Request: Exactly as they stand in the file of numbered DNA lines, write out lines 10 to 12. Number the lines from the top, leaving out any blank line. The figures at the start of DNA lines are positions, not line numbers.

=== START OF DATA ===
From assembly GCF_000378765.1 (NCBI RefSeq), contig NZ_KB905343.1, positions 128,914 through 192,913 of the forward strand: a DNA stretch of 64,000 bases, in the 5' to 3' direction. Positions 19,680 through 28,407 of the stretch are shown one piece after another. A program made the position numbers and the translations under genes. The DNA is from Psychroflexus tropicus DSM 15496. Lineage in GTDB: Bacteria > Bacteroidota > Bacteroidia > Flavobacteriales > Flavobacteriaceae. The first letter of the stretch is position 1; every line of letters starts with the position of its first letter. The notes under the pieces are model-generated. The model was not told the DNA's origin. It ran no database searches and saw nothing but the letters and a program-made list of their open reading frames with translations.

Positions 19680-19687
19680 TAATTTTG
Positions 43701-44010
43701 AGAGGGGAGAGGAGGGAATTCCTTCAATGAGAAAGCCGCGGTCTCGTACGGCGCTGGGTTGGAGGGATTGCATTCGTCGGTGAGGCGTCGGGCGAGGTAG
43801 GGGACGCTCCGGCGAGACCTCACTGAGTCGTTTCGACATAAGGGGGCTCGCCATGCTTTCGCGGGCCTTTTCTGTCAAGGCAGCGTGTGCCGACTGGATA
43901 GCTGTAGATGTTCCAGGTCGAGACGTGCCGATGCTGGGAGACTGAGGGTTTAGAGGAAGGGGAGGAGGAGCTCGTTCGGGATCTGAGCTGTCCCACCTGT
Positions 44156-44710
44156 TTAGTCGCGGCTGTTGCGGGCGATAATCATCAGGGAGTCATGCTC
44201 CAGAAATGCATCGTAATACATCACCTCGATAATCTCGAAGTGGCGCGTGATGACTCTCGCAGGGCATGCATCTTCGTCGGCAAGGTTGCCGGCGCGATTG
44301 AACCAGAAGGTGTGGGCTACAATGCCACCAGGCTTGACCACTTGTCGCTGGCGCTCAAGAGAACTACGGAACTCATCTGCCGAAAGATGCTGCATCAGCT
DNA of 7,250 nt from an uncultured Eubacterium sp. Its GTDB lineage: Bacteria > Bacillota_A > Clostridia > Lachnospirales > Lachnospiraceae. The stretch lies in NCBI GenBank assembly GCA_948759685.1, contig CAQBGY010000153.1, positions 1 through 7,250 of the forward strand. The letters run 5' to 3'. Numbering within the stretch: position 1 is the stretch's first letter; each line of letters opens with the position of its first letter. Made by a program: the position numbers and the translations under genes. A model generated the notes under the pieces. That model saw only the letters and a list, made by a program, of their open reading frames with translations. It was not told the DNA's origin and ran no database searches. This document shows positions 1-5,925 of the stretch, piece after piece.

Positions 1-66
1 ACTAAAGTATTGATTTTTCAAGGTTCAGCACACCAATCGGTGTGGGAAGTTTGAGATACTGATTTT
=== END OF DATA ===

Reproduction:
44201 CAGAAATGCATCGTAATACATCACCTCGATAATCTCGAAGTGGCGCGTGATGACTCTCGCAGGGCATGCATCTTCGTCGGCAAGGTTGCCGGCGCGATTG
44301 AACCAGAAGGTGTGGGCTACAATGCCACCAGGCTTGACCACTTGTCGCTGGCGCTCAAGAGAACTACGGAACTCATCTGCCGAAAGATGCTGCATCAGCT
DNA of 7,250 nt from an uncultured Eubacterium sp. Its GTDB lineage: Bacteria > Bacillota_A > Clostridia > Lachnospirales > Lachnospiraceae. The stretch lies in NCBI GenBank assembly GCA_948759685.1, contig CAQBGY010000153.1, positions 1 through 7,250 of the forward strand. The letters run 5' to 3'. Numbering within the stretch: position 1 is the stretch's first letter; each line of letters opens with the position of its first letter. Made by a program: the position numbers and the translations under genes. A model generated the notes under the pieces. That model saw only the letters and a list, made by a program, of their open reading frames with translations. It was not told the DNA's origin and ran no database searches. This document shows positions 1-5,925 of the stretch, piece after piece.